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US Army modernizing electronic warfare capabilities

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US Army modernizing electronic warfare capabilities
Staff Sgt. Micah Sheean, an electronic warfare specialist, communicates from the high mobility multipurpose wheeled vehicle with the mobile personnel. Everyone involved in the intelligence gathering must be able to communicate what they gather. (Photo Credit: U.S. Army / Staff Sgt. Felicia Jagdatt)

"The purpose of this collaboration is significant to the Army and the future of EW and cyber electromagnetic activities (CEMA)" said Chief Warrant Officer 3 William Insch, an EW Technician with the Army's Project Manager Electronic Warfare and Cyber (PM EW&C). "These two teams are literally pushing the envelope in helping to determine future Army doctrine and tactics, techniques, and procedures that will influence the entire force."

The EW systems are prototypes made up of many different parts, some of which are already fielded within the Army. However, these teams are learning how to incorporate other, new parts while reviewing the capability's true effectiveness. "The equipment is being fielded in stages to allow the Army to incorporate new technologies and Soldier feedback," said Capt. Dequincy Bass, the assistant product manager EW Planning Management Tool (EWPMT), part of the Army's Program Executive Office for Intelligence, Electronic Warfare and Sensors.

Presently, the combined system includes a Sabre Fury and a VROD Modular Adaptive Transmit (VMAX), which provides information and messaging to the Raven Claw. The Raven Claw then processes that information, which enhances EW planning and management capabilities, adds Bass.

The system ultimately deciphers "who's talking and where they are talking from," explains Sgt. 1st Class Ryan Beach, an EW specialist with 2 ABCT, 1 AD. "Each team has a receiver, which is capable of picking up the frequencies, and a jammer, which is capable of hindering adversary communication," said Insch.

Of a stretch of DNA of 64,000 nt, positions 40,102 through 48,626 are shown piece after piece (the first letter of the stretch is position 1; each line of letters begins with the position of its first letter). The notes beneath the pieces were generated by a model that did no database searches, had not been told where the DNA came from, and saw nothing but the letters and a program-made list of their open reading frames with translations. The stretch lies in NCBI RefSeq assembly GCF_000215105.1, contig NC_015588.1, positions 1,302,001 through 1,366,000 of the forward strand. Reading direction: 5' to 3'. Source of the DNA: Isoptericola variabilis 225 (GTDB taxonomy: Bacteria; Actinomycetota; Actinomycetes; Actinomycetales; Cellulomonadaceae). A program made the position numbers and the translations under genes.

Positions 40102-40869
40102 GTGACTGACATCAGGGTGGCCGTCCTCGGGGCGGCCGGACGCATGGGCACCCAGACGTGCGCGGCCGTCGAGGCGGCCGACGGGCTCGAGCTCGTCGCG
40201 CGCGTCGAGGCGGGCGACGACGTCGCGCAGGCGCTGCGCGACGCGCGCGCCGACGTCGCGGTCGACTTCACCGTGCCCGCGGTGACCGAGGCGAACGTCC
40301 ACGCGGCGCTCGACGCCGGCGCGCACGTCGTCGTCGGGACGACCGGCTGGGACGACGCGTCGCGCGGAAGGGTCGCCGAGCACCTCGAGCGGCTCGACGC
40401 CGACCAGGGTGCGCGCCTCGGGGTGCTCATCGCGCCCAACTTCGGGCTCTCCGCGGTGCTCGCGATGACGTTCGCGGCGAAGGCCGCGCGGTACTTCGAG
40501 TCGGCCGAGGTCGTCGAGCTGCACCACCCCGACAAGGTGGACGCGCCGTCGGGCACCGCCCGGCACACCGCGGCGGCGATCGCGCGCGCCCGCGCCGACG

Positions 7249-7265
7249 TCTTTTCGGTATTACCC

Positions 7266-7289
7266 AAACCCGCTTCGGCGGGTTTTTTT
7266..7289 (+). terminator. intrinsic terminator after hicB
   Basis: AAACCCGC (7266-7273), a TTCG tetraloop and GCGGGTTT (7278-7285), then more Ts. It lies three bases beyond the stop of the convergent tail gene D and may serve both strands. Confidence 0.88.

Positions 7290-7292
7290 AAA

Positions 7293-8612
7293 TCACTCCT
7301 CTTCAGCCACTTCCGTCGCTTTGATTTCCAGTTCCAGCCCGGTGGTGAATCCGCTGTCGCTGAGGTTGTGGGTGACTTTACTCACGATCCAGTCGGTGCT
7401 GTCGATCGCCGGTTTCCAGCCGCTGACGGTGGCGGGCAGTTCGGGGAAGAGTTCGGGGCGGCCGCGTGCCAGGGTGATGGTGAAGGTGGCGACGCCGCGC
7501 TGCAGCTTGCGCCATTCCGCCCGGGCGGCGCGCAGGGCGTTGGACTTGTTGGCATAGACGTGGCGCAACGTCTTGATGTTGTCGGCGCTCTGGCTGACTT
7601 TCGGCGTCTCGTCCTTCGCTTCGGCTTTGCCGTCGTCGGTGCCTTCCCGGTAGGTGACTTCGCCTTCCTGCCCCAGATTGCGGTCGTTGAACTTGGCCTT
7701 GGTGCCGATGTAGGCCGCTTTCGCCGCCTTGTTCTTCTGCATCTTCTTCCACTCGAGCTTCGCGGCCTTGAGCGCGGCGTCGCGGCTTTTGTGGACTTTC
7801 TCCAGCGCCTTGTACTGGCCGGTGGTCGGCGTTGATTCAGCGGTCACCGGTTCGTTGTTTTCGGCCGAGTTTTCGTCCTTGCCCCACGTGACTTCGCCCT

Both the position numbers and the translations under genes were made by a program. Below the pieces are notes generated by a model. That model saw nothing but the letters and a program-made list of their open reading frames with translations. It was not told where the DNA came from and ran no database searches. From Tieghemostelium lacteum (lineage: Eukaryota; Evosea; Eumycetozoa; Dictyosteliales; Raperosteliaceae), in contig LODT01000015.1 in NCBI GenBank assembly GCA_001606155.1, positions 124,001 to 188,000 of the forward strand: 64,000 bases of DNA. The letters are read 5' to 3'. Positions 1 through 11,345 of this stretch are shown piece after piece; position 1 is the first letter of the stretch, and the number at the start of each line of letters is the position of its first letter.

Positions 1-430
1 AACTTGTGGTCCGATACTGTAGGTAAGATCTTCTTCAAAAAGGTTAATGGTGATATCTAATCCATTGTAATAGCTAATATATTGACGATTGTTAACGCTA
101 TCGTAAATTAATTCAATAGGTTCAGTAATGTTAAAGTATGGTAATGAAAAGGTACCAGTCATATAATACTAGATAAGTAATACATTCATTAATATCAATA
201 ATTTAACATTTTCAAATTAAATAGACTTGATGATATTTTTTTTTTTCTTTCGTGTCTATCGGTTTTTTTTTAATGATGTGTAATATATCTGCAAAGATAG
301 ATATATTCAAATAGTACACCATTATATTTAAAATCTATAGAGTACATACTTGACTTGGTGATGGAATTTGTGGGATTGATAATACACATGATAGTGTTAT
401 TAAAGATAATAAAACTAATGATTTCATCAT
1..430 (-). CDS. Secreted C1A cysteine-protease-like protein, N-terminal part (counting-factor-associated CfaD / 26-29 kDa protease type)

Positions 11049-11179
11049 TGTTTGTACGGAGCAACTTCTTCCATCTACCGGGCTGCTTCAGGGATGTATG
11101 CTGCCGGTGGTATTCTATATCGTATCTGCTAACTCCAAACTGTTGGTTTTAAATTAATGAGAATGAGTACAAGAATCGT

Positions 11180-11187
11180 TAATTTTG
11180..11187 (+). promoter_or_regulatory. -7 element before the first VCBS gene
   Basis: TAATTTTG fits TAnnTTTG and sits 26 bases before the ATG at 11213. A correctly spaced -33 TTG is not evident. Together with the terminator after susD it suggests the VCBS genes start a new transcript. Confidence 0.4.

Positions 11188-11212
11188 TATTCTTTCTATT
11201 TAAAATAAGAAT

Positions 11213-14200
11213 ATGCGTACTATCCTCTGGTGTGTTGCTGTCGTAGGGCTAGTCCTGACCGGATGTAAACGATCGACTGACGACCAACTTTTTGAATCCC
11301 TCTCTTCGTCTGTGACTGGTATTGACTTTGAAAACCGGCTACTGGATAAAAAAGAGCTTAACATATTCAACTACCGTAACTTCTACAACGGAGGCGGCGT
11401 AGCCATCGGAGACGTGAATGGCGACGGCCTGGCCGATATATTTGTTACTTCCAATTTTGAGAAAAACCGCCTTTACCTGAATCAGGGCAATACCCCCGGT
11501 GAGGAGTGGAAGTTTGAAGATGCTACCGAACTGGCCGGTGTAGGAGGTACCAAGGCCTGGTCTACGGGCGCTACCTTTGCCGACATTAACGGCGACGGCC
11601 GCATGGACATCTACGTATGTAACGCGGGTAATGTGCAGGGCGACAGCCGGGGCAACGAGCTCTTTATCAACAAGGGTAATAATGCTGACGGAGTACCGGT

The teams are able to see the frequencies by looking at a screen, which looks like an old school radio that has dials. "If you look at it like a radio, you're able to see where the spikes are and tune into that station," said Staff Sgt. Christian Lehr, an EW specialist with the 2nd Brigade, 2 ID. "Then, if I go in Direction Find mode, I can see where it's coming from in space and time."

"The purpose is to give commanders real-time information," said Beach. "This isn't us giving them analysis, but giving them something to make an accurate decision now. This is important because this non-lethal capability augments the lethal capabilities that our brigade already has, which ultimately makes us a stronger fighting force."

The collaboration started off with teams "learning how the overall system works and how to identify what signals are interesting enough to monitor," said Bass. Once they figured out the ins and outs of the system, it was time to test it in the field.

The conclusion, Bass mentions, is, "overall, the Soldiers were grateful to receive EW systems that enable them to become more of an asset to their unit; however, they stressed that the new capability they were evaluating should be the most up-to-date version of the system."

"In the coming months, the EW capability set, will allow the 2 ABCT's EW Soldiers the opportunity to identify additional critical training objectives and expand on their understanding of the systems," said Master Sgt. Adam Brege, EW noncommissioned officer in charge, 2 ABCT, 1 AD. "Much of the training being conducted will be during 2 ABCT's Strike Focus and Iron Focus exercises where the Soldiers will be employing the systems in support of the brigades' scheme of maneuver."


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